Metabolic syndrome, also known as syndrome X or dysmetabolic syndrome, refers to a cluster of metabolic conditions that can lead to heart disease.
The main features of metabolic syndrome include insulin resistance, hypertension (high blood pressure), abnormal cholesterol, and an increased risk for clotting. People diagnosed with this syndrome are usually overweight or obese.
Insulin resistance is a condition in which the body produces insulin but does not use it properly. Insulin, a hormone made by the pancreas, helps the body use glucose, a form of sugar, for energy. If a person has insulin resistance, his or her body is not converting glucose for use by muscles and other tissues.
According to American Heart Association guidelines, any three of the following traits in the same person meet the criteria for the metabolic syndrome:
The World Health Organization (WHO) has slightly different criteria for defining the metabolic syndrome:
Approximately 20%-30% of the population in industrialized countries has metabolic syndrome.
As is true with many medical conditions, genetics and the environment both play important roles in the development of metabolic syndrome.
Genetic factors influence each component of the syndrome, and the syndrome itself. A family history that includes type 2 diabetes, hypertension, and early heart disease greatly increases the chance that an individual will develop metabolic syndrome.
Environmental issues such as low activity level, sedentary lifestyle, and progressive weight gain also contribute significantly to the risk of developing metabolic syndrome.
Metabolic syndrome is present in about 5% of people with normal body weight, 22% of those who are overweight and 60% of those considered obese. Adults who continue to gain 5 or more pounds per year raise their risk of developing metabolic syndrome by up to 45%.
While obesity itself is likely the greatest risk factor, others include:
Metabolic syndrome is a condition that can lead to both diabetes and heart disease, two of the most common chronic diseases today.
Metabolic syndrome increases the risk of type 2 diabetes (the common type of diabetes) anywhere from 9 to 30 times over the normal population. As to the risk of heart disease, studies vary, but metabolic syndrome appears to increase the risk 2 to 4 times that of the normal population.
Other health risks from metabolic syndrome include fat accumulation in the liver (fatty liver), resulting in inflammation and the potential for cirrhosis. The kidneys can also be affected, as metabolic syndrome is associated with microalbuminuria, the leaking of protein into the urine, a subtle but clear indication of kidney damage. The syndrome can also cause obstructive sleep apnea, polycystic ovary syndrome, increased risk of dementia with aging, and cognitive decline in older adults.
The major goals are to treat both the underlying cause of metabolic syndrome and to reduce factors that may lead to heart problems.
Lifestyle modification is the preferred treatment of metabolic syndrome. Weight reduction usually requires a specifically tailored, multifaceted program that includes diet and exercise. Medications also may be useful.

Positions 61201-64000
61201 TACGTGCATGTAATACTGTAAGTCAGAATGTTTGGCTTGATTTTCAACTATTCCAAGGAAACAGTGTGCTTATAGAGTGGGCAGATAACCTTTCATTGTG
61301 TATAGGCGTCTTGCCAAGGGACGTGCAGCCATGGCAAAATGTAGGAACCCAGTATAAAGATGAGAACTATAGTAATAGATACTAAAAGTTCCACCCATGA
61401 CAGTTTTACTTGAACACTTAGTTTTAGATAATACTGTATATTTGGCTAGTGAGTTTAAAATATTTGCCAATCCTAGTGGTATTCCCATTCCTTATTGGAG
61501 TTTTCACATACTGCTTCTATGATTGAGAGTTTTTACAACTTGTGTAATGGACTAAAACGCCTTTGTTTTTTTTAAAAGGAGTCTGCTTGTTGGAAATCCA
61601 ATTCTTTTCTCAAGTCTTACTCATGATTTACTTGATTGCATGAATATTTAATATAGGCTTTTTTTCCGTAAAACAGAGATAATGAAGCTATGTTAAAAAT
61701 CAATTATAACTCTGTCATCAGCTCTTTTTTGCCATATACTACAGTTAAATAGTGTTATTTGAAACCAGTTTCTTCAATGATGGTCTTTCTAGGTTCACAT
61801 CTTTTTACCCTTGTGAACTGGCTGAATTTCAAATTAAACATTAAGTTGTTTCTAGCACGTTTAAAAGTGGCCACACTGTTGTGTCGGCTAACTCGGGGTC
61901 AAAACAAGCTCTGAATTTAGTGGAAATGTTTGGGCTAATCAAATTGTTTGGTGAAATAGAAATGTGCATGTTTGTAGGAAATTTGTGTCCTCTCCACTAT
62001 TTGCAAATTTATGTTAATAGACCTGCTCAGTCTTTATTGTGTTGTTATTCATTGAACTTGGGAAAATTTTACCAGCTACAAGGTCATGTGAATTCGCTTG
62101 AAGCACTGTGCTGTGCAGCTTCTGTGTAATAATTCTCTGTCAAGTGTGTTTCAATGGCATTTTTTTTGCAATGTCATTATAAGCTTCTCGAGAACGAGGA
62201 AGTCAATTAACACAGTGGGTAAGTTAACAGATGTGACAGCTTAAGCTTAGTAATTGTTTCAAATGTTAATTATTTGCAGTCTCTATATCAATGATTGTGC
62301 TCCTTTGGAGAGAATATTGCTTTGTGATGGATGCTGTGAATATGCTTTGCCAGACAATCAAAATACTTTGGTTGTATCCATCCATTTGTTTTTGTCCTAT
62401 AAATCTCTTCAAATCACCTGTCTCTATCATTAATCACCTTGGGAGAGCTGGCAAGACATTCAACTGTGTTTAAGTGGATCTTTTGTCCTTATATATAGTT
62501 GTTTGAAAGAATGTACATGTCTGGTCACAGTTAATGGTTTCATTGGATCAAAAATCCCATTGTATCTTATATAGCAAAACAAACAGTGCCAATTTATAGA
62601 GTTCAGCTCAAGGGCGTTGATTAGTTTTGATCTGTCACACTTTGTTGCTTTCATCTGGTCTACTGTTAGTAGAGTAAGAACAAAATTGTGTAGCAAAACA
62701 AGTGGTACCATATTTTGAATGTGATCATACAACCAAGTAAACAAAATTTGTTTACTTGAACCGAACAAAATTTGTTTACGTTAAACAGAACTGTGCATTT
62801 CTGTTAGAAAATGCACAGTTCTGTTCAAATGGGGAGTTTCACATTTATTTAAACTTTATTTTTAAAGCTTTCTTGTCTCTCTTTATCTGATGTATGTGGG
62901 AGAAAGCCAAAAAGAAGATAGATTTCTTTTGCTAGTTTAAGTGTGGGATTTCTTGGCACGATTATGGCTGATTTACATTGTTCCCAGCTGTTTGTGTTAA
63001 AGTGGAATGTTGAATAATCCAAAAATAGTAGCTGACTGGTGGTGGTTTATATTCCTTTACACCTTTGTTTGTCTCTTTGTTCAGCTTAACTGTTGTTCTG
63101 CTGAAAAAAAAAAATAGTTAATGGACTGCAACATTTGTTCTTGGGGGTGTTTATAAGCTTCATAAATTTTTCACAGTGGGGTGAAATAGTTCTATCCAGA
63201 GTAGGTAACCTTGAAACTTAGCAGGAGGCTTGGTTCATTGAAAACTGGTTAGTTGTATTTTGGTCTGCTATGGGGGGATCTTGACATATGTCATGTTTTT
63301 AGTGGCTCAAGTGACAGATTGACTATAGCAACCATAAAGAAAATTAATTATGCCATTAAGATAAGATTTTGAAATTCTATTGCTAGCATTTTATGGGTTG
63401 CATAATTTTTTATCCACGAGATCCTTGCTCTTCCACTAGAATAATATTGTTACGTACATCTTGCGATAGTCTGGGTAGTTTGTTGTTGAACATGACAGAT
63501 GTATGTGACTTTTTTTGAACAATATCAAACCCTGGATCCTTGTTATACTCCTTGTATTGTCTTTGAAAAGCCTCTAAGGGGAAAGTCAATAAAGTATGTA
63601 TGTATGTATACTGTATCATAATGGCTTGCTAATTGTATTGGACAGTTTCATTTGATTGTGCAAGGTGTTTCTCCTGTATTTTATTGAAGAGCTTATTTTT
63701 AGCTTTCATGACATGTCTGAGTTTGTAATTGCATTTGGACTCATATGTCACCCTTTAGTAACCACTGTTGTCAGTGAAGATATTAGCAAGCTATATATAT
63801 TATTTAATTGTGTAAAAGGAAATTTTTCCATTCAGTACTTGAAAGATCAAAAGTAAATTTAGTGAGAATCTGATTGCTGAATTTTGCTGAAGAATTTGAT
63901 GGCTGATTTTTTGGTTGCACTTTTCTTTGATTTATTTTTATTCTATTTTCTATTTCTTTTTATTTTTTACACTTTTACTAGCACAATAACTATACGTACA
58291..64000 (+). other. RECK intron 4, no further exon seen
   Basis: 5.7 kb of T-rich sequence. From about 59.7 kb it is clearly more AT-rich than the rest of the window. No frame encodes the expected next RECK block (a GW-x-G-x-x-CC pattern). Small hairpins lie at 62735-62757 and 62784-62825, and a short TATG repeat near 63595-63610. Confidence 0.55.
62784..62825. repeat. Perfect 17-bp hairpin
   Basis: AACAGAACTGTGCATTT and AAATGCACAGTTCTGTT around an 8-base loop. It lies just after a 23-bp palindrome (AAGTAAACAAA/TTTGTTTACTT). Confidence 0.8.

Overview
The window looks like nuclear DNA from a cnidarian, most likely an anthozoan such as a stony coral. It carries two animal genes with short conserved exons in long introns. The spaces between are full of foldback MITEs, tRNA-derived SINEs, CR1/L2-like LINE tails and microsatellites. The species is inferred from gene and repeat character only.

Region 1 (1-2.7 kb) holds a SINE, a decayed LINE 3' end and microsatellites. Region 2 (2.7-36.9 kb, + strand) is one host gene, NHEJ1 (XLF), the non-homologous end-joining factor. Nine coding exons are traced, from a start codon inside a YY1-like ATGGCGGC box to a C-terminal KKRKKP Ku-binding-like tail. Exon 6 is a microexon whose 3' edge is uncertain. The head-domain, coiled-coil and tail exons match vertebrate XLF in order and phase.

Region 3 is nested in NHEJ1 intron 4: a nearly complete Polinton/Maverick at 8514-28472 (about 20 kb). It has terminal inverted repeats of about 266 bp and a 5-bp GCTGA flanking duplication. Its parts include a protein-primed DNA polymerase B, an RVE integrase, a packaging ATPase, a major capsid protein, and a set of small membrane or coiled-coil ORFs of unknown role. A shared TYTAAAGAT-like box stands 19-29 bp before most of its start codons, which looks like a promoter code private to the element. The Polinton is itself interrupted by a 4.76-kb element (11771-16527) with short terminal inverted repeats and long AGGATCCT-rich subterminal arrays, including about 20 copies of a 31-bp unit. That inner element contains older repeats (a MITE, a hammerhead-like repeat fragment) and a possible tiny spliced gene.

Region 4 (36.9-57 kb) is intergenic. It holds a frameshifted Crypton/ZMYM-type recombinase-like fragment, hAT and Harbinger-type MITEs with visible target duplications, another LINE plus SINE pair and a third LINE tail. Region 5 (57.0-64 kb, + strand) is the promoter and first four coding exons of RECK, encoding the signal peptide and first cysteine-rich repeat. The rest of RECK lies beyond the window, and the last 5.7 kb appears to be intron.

Diets come and go, but experts generally recommend the Mediterranean diet — one that is rich in “good” fats (olive oil) and contains a reasonable amount of carbohydrates and proteins (such as from fish and chicken).
The Mediterranean diet is palatable and easy to maintain. In addition, recent studies have shown that when compared to a low-fat diet, people on the Mediterranean diet have a greater decrease in body weight and greater improvements in blood pressure, cholesterol levels, and other markers of heart disease, all of which are important in evaluating and treating metabolic syndrome.
A sustainable exercise program — for example, 30 minutes a day 5 days a week — is reasonable as a starting point, providing there is no medical reason you can’t. If you have any special concerns in this regard, check with your doctor first. Exercise has a beneficial effect on blood pressure, cholesterol levels, and insulin sensitivity, regardless of whether you lose weight. In itself, exercise is helpful in treating metabolic syndrome.
So, if a large waistline is the problem, why not just have liposuction to remove the fat? It’s not so simple. Studies show no benefit in liposuction on insulin sensitivity, blood pressure, or cholesterol. Diet and exercise are still the recommended first-line treatment of metabolic syndrome.
What if changes in diet and activity levels do not do the trick? Drugs to control cholesterol and high blood pressure may be considered.
Blood pressure goals are generally set lower than 140/90, and recommendations may change depending on your age. Some blood pressure medications — ACE inhibitors — have also been found to reduce levels of insulin resistance and to defer the complications of type 2 diabetes. This is an important consideration when discussing the choice of blood pressure drugs in the metabolic syndrome.
Metformin (Glucophage), usually used to treat type 2 diabetes, also has been found to help prevent the onset of diabetes in people with metabolic syndrome. However, there are currently no established guidelines on treating metabolic syndrome patients with metformin if they do not have a diabetes diagnosis.
Statins are a class of drugs often prescribed by doctors to help lower cholesterol levels in the blood. They work by blocking the action of the liver enzyme that is responsible for producing cholesterol.